The Canadian Climate Impacts and Adaptation Research Network closed its doors on June 30 after the federal agency quietly scuttled funding for its six regional offices and seven research sectors. Studies on adapting to rising sea levels, changing forest zones, and threats to drinking water have now run dry.

Robin Sydneysmith tells me the group didn’t get cut for lack of results or poor performance. “The network was, by and large, deemed effective by two or three audit/reviews, and was a leading example of a very ‘made in Canada’ approach to dealing with and responding to climate change,” Sydneysmith explains in an email.

All that changed when the funding was pulled for the network. “At least the national headquarters was able to keep going for one more year, but it is effectively a ‘bodiless head,’” Sydneysmith laments. “Much good will, momentum and social capital has been lost.”

A final message from CCIARN BC says, “We remain committed and involved in furthering climate change research, especially at the community level where adaptation ultimately takes place. “

Meanwhile, Canadian Press reports another national group is facing the same crisis.

The Canadian Environmental Network, a backbone of communications within Canada’s environmental movement, has warned its staff they may be laid off next week because of federal funding cuts.

The CEN is not well known because it is non-political and does not take a stand on issues, but it plays a vital role for hundreds of environmental groups, especially smaller ones that don’t have the budget for networking and communications.

Steve Rison, chair of the group’s board of directors, warned staff their jobs were at risk in an e-mail obtained by The Canadian Press.

In the memo, he says operational funding is normally obtained annually based on an April-to-March fiscal year, but no funding has been received since April 1, nor is there any assurance it will be provided.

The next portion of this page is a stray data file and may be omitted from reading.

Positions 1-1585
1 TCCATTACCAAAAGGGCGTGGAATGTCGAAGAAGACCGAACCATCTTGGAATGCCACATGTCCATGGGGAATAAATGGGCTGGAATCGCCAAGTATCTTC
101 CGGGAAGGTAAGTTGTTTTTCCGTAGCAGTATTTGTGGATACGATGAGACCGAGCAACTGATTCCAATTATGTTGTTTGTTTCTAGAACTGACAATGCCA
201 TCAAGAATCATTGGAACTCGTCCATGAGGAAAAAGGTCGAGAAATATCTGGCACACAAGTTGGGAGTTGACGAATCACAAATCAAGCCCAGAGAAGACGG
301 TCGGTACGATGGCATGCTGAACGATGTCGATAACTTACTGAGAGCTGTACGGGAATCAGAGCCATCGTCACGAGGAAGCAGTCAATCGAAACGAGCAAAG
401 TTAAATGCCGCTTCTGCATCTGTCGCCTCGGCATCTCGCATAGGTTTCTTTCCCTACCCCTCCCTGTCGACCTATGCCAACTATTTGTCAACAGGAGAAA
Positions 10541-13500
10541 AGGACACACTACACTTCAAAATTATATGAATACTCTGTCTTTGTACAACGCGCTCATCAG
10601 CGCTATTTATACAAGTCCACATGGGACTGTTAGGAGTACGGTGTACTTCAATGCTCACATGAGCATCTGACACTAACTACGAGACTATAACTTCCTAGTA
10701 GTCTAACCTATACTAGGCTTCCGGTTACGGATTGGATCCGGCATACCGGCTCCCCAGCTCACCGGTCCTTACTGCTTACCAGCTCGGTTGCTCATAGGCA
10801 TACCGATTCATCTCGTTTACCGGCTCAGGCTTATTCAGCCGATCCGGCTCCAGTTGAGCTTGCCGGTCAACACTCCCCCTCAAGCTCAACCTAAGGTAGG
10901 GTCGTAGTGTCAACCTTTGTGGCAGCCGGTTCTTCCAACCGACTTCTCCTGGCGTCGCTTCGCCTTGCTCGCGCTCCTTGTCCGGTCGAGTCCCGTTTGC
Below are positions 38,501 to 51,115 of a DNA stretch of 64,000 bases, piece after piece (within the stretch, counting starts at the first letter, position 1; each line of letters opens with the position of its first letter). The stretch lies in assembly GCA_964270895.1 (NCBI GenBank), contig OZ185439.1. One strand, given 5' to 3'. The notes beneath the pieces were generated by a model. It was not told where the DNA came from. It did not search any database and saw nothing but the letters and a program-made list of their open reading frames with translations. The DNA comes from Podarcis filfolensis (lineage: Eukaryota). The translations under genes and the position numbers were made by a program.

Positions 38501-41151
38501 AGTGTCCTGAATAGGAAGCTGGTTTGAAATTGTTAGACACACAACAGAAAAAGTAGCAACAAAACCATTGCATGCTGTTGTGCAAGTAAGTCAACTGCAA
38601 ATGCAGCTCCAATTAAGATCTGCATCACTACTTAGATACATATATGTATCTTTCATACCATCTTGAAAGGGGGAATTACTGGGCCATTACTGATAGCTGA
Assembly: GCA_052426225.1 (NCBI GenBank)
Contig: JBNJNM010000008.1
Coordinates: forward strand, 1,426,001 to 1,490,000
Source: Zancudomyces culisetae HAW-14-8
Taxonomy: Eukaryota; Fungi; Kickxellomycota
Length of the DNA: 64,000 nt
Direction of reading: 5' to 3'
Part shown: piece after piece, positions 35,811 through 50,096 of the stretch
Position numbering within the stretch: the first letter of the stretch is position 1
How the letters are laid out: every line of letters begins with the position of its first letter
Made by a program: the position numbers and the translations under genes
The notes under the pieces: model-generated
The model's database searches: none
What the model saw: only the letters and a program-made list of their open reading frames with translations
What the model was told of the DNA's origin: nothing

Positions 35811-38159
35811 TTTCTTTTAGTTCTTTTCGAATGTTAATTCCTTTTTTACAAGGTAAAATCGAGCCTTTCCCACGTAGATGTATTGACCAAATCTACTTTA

Rison says in the memo that the group’s executive director, Susan Tanner, is working without pay because there is no money for her salary.

Losing the Canadian Environmental Network could affect 800 or so grassroots groups, plus dozens more that rely directly on Ottawa, including:

The EcoAction Community Funding Program which provides financial support to community groups for projects “that have measurable, positive impacts on the environment,” in the words of the Environment Canada web site.

Learning for a Sustainable Future, which “works with educators from across Canada to integrate the concepts and principles of sustainable development into the curricula at all grade levels,” also according to the official web site.

The Atlantic Coastal Action Program set up by Environment Canada 1991 “to mobilize local communities to address their own environmental and developmental challenges.” The programs supports 16 local groups throughout the four Atlantic provinces.

Regan condemned the government for starving Atlantic groups while the government sits on a multibillion dollar surplus.

“These are all groups that are working to preserve and enhance our coastal ecosystems. That’s incredibly important. We’re talking here about restoring and sustaining key watersheds and adjacent coastal areas,” Regan said.

Oh, but don’t lose hope just yet. Decisions are still pending, and the rumour mill is working overtime. The latest speculation says the Ministry may restore funding to previous lackluster levels, thanks to a furious outpouring of emails and phone calls.

Either way. this past week has helped to show who has the guts to carry on even after the funding is gone, who’s willing to push back, and who flees like a rat from a sinking ship.